Powers et al v. Northside Independent School District et al, No. 1:2014cv01004 - Document 41 (W.D. Tex. 2015)

Court Description: ORDER GRANTING Defendants Northside Independent School District and BrianT. Woods's 23 Motion to Dismiss for Failure to State a Claim. Claims against Woods should be dismissed based on qualified immunity. ORDER GRANTING Defendants' 28 Correctd Motion for Leave to File Excess Pages. Signed by Judge Sam Sparks. (klw)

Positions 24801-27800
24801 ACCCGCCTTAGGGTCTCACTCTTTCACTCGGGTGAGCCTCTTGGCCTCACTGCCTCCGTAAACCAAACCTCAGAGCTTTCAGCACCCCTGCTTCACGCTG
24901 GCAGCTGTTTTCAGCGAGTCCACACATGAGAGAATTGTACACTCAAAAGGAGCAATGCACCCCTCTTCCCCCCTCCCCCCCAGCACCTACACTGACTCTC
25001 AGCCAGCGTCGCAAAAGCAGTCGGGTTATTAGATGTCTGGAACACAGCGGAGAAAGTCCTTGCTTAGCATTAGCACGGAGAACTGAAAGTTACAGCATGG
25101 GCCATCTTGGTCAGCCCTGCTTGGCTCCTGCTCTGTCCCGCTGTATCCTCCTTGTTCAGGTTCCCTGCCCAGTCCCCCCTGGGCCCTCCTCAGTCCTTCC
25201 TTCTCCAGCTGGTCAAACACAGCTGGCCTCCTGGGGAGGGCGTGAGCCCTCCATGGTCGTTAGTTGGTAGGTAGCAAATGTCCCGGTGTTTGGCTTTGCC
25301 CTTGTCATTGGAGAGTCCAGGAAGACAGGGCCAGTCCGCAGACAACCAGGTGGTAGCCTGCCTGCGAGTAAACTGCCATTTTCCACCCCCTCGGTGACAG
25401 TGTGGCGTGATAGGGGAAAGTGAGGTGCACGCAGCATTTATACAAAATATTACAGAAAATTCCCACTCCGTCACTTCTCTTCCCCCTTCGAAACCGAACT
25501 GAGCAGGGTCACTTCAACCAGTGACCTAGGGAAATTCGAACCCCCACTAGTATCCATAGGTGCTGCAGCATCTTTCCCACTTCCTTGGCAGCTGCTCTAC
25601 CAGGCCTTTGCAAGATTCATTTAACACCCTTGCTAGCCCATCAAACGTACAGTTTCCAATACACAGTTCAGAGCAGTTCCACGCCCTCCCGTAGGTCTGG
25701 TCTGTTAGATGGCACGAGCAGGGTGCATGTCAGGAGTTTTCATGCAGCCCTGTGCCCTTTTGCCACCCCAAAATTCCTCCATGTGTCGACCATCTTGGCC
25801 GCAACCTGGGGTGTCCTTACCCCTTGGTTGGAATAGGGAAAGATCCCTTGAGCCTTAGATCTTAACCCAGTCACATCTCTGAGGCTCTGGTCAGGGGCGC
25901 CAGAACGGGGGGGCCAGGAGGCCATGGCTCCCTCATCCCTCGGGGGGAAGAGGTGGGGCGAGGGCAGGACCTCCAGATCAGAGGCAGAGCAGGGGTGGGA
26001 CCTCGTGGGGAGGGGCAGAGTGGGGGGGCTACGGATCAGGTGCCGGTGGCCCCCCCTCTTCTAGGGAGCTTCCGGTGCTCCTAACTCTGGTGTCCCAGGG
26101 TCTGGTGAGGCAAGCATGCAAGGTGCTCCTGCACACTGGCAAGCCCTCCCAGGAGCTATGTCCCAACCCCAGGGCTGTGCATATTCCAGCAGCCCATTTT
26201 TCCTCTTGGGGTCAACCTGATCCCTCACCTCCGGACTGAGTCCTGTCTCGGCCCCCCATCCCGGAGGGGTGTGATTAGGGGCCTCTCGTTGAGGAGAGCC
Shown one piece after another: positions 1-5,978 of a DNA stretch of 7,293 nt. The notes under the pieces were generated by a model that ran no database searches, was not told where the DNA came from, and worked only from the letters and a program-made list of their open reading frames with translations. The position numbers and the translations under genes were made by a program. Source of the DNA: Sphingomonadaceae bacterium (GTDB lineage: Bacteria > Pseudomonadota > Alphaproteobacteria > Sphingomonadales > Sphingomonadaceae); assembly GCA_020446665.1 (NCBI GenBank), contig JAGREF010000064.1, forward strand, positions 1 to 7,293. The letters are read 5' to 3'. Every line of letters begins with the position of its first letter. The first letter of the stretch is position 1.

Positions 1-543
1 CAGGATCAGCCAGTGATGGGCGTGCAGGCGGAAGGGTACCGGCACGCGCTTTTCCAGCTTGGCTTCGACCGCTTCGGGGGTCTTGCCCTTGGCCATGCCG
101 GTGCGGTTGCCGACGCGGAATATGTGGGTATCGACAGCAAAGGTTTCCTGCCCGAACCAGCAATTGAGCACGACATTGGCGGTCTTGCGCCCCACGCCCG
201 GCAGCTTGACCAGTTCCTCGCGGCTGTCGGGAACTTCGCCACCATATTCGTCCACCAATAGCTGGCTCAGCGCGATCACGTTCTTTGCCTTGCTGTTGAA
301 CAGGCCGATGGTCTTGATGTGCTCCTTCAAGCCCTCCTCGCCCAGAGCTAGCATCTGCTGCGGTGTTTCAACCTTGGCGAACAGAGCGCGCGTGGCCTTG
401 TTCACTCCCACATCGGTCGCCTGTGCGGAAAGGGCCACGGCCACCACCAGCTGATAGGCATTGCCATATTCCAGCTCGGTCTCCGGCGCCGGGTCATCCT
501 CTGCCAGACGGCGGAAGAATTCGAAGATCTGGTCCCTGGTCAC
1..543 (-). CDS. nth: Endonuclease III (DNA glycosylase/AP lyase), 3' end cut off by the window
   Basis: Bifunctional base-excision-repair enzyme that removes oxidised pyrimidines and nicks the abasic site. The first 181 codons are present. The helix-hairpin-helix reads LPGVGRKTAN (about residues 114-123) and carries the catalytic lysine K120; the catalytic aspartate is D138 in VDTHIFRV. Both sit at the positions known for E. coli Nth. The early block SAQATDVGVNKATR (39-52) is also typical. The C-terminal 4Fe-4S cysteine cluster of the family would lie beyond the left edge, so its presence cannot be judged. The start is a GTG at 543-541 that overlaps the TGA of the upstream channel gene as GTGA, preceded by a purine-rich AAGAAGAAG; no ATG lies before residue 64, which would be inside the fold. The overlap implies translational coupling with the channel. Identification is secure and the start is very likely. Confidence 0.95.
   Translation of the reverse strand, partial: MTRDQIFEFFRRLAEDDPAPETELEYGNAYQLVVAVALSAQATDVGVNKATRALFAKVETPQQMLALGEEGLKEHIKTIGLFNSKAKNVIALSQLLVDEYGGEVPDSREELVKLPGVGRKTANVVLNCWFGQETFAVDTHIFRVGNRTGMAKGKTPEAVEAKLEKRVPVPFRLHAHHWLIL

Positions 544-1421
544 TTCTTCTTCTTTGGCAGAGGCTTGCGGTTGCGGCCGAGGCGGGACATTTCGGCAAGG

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Powersetalv.NorthsideIndependentScho lDistrictetal Doc.41 IN THE UNITED STATES DISTRICT COURT FOR THE WESTERN DISTRICT OF TEXAS AUSTIN DIVISION 20150C129 DON POWERS and KARON WERNLI, Plaintiffs, Case No. A-14-CA-1004-SS -vs- NORTHSIDE INDEPENDENT SCHOOL DISTRICT and BRIAN T. WOODS, Defendants. ORDER BE IT REMEMBERED on this day the Court reviewed the file in the above-styled cause, and specifically Defendants Northside Independent School District and Brian T. Woods's 12(b)(6) Motion to Dismiss in Part for Failure to State a Claim Upon Which Relief Can Be Granted, or in the Alternative, 12(c) Motion for Judgment in Part on the Pleadings [#23], Plaintiffs Don Powers and Karon Wernli's Response [#26] thereto, Defendants' Reply [#28-1] thereto, and Defendants' Corrected Opposed Motion for Leave to Allow Defendants' Reply to Plaintiffs' Response to Defendants' Second Motion to Dismiss to Exceed Page Limits [#28].1 Having reviewed the documents, the governing law, and the file as a whole, the Court now enters the following opinion and orders. Background This case arises from the termination of Plaintiffs Don Powers and Karon Wernli, formerly the principal and assistant principal of Adams Hill Elementary School in San Antonio, Texas, by Defendants' Corrected Opposed Motion for Leave to Allow Defendants' Reply to Plaintiffs' Response to Defendants' Second Motion to Dismiss to Exceed Page Limits [#28] is GRANTED. 1 Dockets.Justia.com ;i 3:37 their former employer, Defendant Northside Independent School District (NISD). Plaintiffs claim they were fired in retaliation for reporting the administration's failure to reasonably accommodate a disabled student, and allege Defendant Brian T. Woods, NISD superintendent, "us[ed] his influence as superintendent" to effect their terminations. While Plaintiffs bring claims against NISD for violation of the Texas Whistleblower Act and Plaintiffs' free speech rights under the federal and Texas constitutions, the presently pending motion to § dismiss2 concerns only Plaintiffs' 42 U.S.C. 1983 claim against Woods, in his individual capacity, for alleged violation of Plaintiffs' First Amendment rights to free speech. The following facts are drawn from Plaintiffs' complaint. During the 2012-13 school year, Plaintiffs and three other Adams Hill educators served on a "504 committee" tasked with conducting an evaluation of J.B., a student whose ability to read is impaired.3 The 504 committee was convened pursuant to the implementing regulations of Section 504 of the Rehabilitation Act of 1973, which require federally-fimded school districts to "conduct an evaluation. . . of any [student] who, because of handicap, needs or is believed to need special education or related services[.]" 34 C.F.R. § 104.35; see also 29 U.S.C. § 794(a). Plaintiffs and the other members of the 504 committee determined J.B. had a reading disability and was therefore entitled to an accommodation concerning the upcoming 2013 STAAR test, a Texas standardized test used to measure students' academic performance. Specifically, the committee found J.B. was entitled to an oral administration of the 2 motion for summaryjudgment is presently pending on the docket. motion for summary judgment will be dealt with in a separate opinion. The pleadings do not reveal the nature of J.B. 's reading impairment. -2- See Mot. Summ. J. [#30]. The test, meaning the test questions would be read aloud to J.B. by a test proctor rather than given to LB. on paper. On June 21,2013, NISD's Section 504 coordinator, AimaDraker, "decided that J.B. was not disabled" and "directed the school to not give J.B. an oral administration of the test." First Am. Compi. [#22] ¶7(b)(2). Plaintiffs feltDraker'sunilateral actionwas aviolationoftheRehabilitation Act, as "only the committee is authorized to determine a student's § 504 eligibility and any accommodations to which the student is entitled." Id. ¶ 7(c). As such, on July 22, 2013, Plaintiffs reported NISD and Draker's allegedly unlawful conduct concerning J.B. to the Texas Education Agency. On July 24 and July 30, 2013, respectively, NISD suspended Powers and Wernli. Id. ¶J 7(e)(2), (5). While it is not entirely clear from their complaint, it appears Plaintiffs were told they were being suspended because NISD suspected them of misconduct related to administration of the STAAR test. See id. ¶ 7(e)(3) (suggesting NISD accused both Powers and Wernli of"cheat[ing] on the STAAR test"). On September 4 and September 5, 2013, Plaintiffs filed grievances contesting their suspensions and claiming NISD was retaliating against them for reporting the J.B. incident to the Texas Education Agency. On September 5, 2013, the day after Wernli filed her grievance, she received a phone call "demanding that she meet with" Defendant Woods. Id. ¶ 1 7(e)(9). Woods, Wernli, and an unnamed person "whom Ms. Wernli had accused of violating the law in her grievance" met on September 6, 2013. Id. ¶ 17(e)(10). During the meeting, Wernli alleges the unnamed person "interrogate[d] her about the testing issue," id., and on September 9,2013, Wemli filed an amended grievance asserting claims regarding Woods's conduct during the meeting. Id. ¶ 17(e)(1 1). -3- On November 20, 2013, Plaintiffs contacted the Texas Education Agency once again to discuss their previous report of unlawful conduct concerning J.B. Id. ¶ 1 7(e)(1 6). One month later, on December 10, 2013, Woods recommended to NISD's board of trustees that Plaintiffs' employment be terminated. Id. ¶ 17(e)(17). Finally, on April 22, 2014, the board of trustees terminated Plaintiffs "pursuant to Defendant Woods' behest." Id. ¶ 17(e)(18). Plaintiffs initiated this action on May 22, 2014, by filing suit against NISD in the 216th Judicial District Court of Gillespie County, Texas, alleging NISD terminated their employment in violation of the Texas Whistleblower Act. Notice Removal [#11 at 1; id. [#1-2] at 3-10 (Orig. Pet.) ¶ 26. On October 13,2014, Plaintiffs amended their state court petition to add Woods as a defendant and to raise additional causes of action under the Texas and United States Constitutions, § 1983, the Rehabilitation Act, and the Americans with Disabilities Act. Id. at 28-3 5 (First Am. Pet.) ¶J 3 3-37. Defendants removed the suit to this Court on November 6,2014, invoking the Court's federal question jurisdiction. See Notice Removal [#1] at 2. Following initial motions practice, a motion to continue, and a hearing, the Court ordered Plaintiffs to file an amended complaint clearly setting forth their individual causes of action. See Amended Complaint" on August 4, 2015. July 21, 2015 Order [#21]. Plaintiffs filed their "First See First Am. Compl. [#22]. The instant motion to dismiss followed. Analysis I. Legal Standard A. Motion to Dismiss A motion under Federal Rule of Civil Procedure 1 2(b)(6) asks a court to dismiss a complaint for "failure to state a claim upon which relief can be granted." El FED. R. Civ. P. 12(b)(6). In deciding a motion to dismiss under 1 2(b)(6), a court generally accepts as true all factual allegations contained within the complaint. Leatherman v. Tarrant Cnty. Narcotics Intelligence & Coordination Unit, 507 U.s. 163, 164 (1993). However, a court is notbound to accept legal conclusions couched as factual allegations. Papasan v. Allain, 478 U.S. 265, 286 (1986). Although all reasonable inferences will be resolved in favor of the plaintiff, the plaintiff must plead "specific facts, not mere conclusory allegations." Tuchman v. DSC Commc 'ns Corp., 14 F.3d 1061, 1067 (5th Cir. 1994). The plaintiff must plead sufficient facts to state a claim for relief that is facially plausible. Ashcroft v. Jqbal, 556 U.s. 662, 678 (2009); Bell All. Corp. v. Twombly, 550 U.S. 544, 570 (2007). "A claim has facial plausibility when the plaintiff pleads factual content that allows the court to draw the reasonable inference that the defendant is liable for the misconduct alleged." Iqbal, 556 U.S. at 678. Although a plaintiffs factual allegations need not establish the defendant is probably liable, they must establish more than a "sheer possibility" that a defendant has acted unlawfully. Id. Determining plausibility is a "context-specific task," that must be performed in light of a court's "judicial experience and common sense." Id. at 679. In deciding a motion to dismiss, courts may consider the complaint, as well as other sources courts ordinarily examine when ruling on Rule 1 2(b)(6) motions to dismiss, such as documents incorporated into the complaint by reference, and matters of which a court may take judicial notice. Tellabs, Inc. B. v. Makor Issues & Rights, Ltd., 551 U.S. 308, 322 (2007). Motion for Judgment on the Pleadings Federal Rule of Civil Procedure 12(c) provides: "After the pleadings are enough not to delay triala party may move for judgment on the pleadings." closedbut early FED. R. Civ. P. 12(c). Motions for judgment on the pleadings are "designed to dispose of cases where the material facts are not in dispute and a judgment on the merits can be rendered by looking to the substance of the -5- pleadings and any judicially noticed facts." Great Plains Trust Co. v. Morgan Stanley Dean Witter & Co., 313 F.3d 305, 312 (5th Cir. 2002) (internal quotation marks omitted). "A motion for judgment on the pleadings under Rule 12(c) is subject to the same standard as a motion to dismiss under Rule 12(b)(6)." Doe v. MySpace, Inc., 528 F.3d 413, 418 (5th Cir. 2008). II. Application Defendants argue Plaintiffs' Woods in his individual capacity,4 § 1983 claims against Woods, which Plaintiffs bring against must be dismissed because Woods is entitled to qualified immunity. Specifically, Defendants argue (1) Plaintiffs have failed to plead any specific facts with respect to Woods that, if proven, would constitute a deprivation of Plaintiffs' constitutionally protected rights, and (2) even if Plaintiffs have alleged a deprivation, Plaintiffs have failed to establish that Woods's conduct was objectivelyunreasonable in light of clearly established law. As set forth below, the Court finds that while Plaintiffs have adequately stated a claim for relief against Woods, he is entitled to qualified immunity. Accordingly, Plaintiffs' § 1983 claim against Woods is subject to dismissal. A. Plaintiffs Have Adequately Stated a Claim Against Woods In their First Amended Complaint, Plaintiffs allege Woods "used his authority . . . as superintendent to create a bogus case for termination against Plaintiffs and, in conjunction with his influence over the Board of Trustees, effected the termination of Plaintiffs' employment by Board action." First Am. Compl. [#22] ¶ 15. According to Plaintiffs, Woods's "conduct in causing the termination of Plaintiffs' employment. . was in retaliation for their exercising their right to freedom . of speech under the First Amendment," rendering Woods liable under See § 1983. Id. ¶ 16. Resp. [#26] at 2 ("Plaintiffs have clearly sued Dr. Woods in his individual capacity."). Defendants challenge the sufficiency of these allegations, contending neither "creat[ing] a bogus case for termination" nor recommending to the Board that Plaintiffs be terminated are actionable adverse employment actions5 under § 1983. Additionally, Defendants argue that because only the Board of Trustees had the authority to terminate Plaintiffs' employment contracts under Texas law, Woods cannot be held liable for effecting or influencing Plaintiffs' terminations, because "he did not cause the adverse employment action." Mot. Dismiss [#23] at 9. Both of Defendants' arguments have at their core the same objection: that Plaintiffs have failed to allege Woods caused their termination. In support of the proposition that "if Dr. Woods did not cause the adverse employment action, he cannot be liable under § 1983," Id., Defendants cite Beattie v. Madison County School District, 254 F.3d 595 (5th Cir. 2001) (en banc). In Beattie, the Fifth Circuit considered the individual liability of Acton, a school principal, and Jones, a school superintendent, who allegedly retaliated against Beattie for exercising her right to free speech by recommending her termination to the school board. 254 F.3d at 604-05. In its discussion affirming summary judgment in favor of Acton and Jones, the Beattie court stated Acton and Jones "did not fire Beattie directly, but merely recommended her termination to the board, which made the final decision. If Acton and Jones did not cause the adverse employment action, they cannot be liable under § 1983, no matter how unconstitutional their motives." Id. at 605. Here, because only the Board of Trustees had the power to terminate Plaintiffs under Texas law, Defendants claim Beattie controls, and therefore that Plaintiffs have failed to state a § 1983 claim against Woods. See Mot. To state a claim for First Amendment retaliation against a public employee, Plaintiffs must allege (1) they suffered an adverse employment decision; (2) the plaintiff's speech involved a matter ofpublic concern; (3) the plaintiff's interest in speaking outweighed the governmental defendant's interest in promoting efficiency; and (4) the protected speech motivated the defendant's conduct. Culbertson v. Lykos, 790 F.3d 608, 617 (5th Cir. 2015) (quoting Kinney v. Weaver, 367 F.3d 337, 356 (5th Cir. 2004) (en banc)). -7- Dismiss [#23] at 10. The Fifth Circuit, however, recently cast doubt upon Defendants' interpretation of Beattie in Culbertson v. Lykos, 790 F.3d 608 (5th Cir. 2015). In Culbertson, two contractors whose company provided breath-alcohol testing services for Harris County brought a § 1983 claim against the Harris County assistant district attorney (ADA) in her individual capacity, alleging First Amendment retaliatory termination. Id. at 614, 625. The contractors alleged after they spoke out regarding the unreliability of certain breath-alcohol testing equipment, the ADA pressured the Harris County Commissioners Court, the relevant decision-making body, to terminate their contract with Harris County. See id. at 621. Considering whether the contractors stated a claim against the ADA in her individual capacity, the Culbertson court discussed Beattie in detail, noting that "some later decisions. . . have interpreted Beattie to hold that only final decision-makers may be held liable for First Amendment retaliation under § 1983." Id. at 626 (internal quotation omitted). The Culbertson court reviewed the facts of Beattie, noting in particular that the board "fired Beattie for permissible, constitutional motives independently of Acton' s and Jones's recommendation" and that those permissible motives were a "superseding cause" which "shield[ed] [Acton and Jones] from liability." Id. at 625 (quotingBeattie). In short, Acton and Jones's unproven retaliatory motives were "displaced by other motives." Id. As the court explained: Our conclusion as to the individual liability of [Acton and Jones] was that because the ultimate decision was made by the board independently of these unproven unconstitutional aims, summary judgment was proper. We did not necessarily hold that there was no individual liability simply because the board made the decision. Id. at 626 (internal quotes and citations omitted) (emphasis added). The Culbertson court then pointed to Jett v. Dallas Independent School District, 798 F.2d 748, 758 (5th Cir. 1986), a pre-Beattie decision which required only that a plaintiff show "an affirmative causal link" between the individual actor's conduct and the adverse employment action taken by the decision maker for individual liability to attach. Culbertson, 790 F.3d at 626 (quoting Jett, 798 F.2d at 758). The Jett court explicitly rejected the individual defendant's "contention that the judgment as to him must be reversed because. . . he had only recommending authority." Jett, 798 F.2d at 758. Acknowledging the "tension" between Jett and the later decisions interpreting Beattie to hold that only final decision makers may be held liable for First Amendment retaliation under § 1983, the Culbertson court concluded: It can at least be said that before [the ADA] could be individually liable despite not being the final decision-maker, it must be shown that her recommendation was made in retaliation for constitutionally protected speech and was the reason the adverse employment decision was made by the final decision-maker. A "superseding cause" would shield [the ADA] from liability. Culbertson, 790 F.3d at 626. Following Culbertson, the Court finds as Plaintiffs have alleged Woods "effected the termination of [their] employment by Board action," they have adequately stated a § 1983 claim for First Amendment retaliation against Woods. The Court notes, however, that under Culbertson, Plaintiffs must ultimately show Woods's recommendation to the Board that Plaintiffs be terminated (1) was made in retaliation for their reporting of the J.B. incident to the Texas Education Agency, and (2) was the reason the Board ultimately terminated Plaintiffs. If the evidence shows otherwise, individual liability cannot attach. B. Qualified Immunity Defendants argue Plaintiffs' § 1983 claim against Woods must nevertheless be dismissed because Woods is entitled to qualified immunity for his conduct. The Court agrees. Qualified immunity requires a court to "determine whether the plaintiff has suffered a violation of his constitutional rights and, if so, whether a reasonable official should have known that he was violating the plaintiff's constitutional rights." Culbertson, 790 F .3 d at 627 (quoting Murray v. Earle, 405 F. 3d 278, 285 (5th Cir. 2005)). Confronted with the question whether the ADA was entitled to qualified immunity despite its holding the plaintiffs stated a claim against her, the Culbertson court found as follows: We have already noted ambiguity as to the liability of a person for recommending an adverse employment decision. . . . It was unsettled at the time of [the ADA's] actions, and remains so now, whether someone who is not a final decision-maker and makes a recommendation that leads to the plaintiff being harmed can be liable for retaliation under Section 1983. Cf Beattie, 254 F.3d at 595, 604-05; Jett, 798 F.2d at 758 . . . . In fact, some clear statements in the caselaw have held there can be no liability. We conclude the claims against [the ADA] should be dismissed based on qualified immunity. Id. (additional citations omitted). In light of the foregoing analysis and the Culbertson court's statement the law in this area remains unsettled, the Court finds Plaintiffs' claims against Woods should be dismissed based on qualified immunity. Conclusion Accordingly: IT IS ORDERED that Defendants Northside Independent School District and Brian T. Woods's 12(b)(6) Motion to Dismiss in Part for Failure to State a Claim Upon Which Relief Can be Granted, or in the Alternative, 12(c) Motion for Judgment on the Pleadings [#23] is GRANTED; and IT IS FINALLY ORDERED that Defendants' Corrected Opposed Motion for Leave -10- to Allow Defendants' Reply to Plaintiffs' Response to Defendants' Second Motion to Dismiss to Exceed Page Limits [#28] is GRANTED. SIGNED this the 9 day of October 2015. SAM SPARKS CI UNITED STATES DISTRICT JUDGE 1004 mtd ordba.frrn 11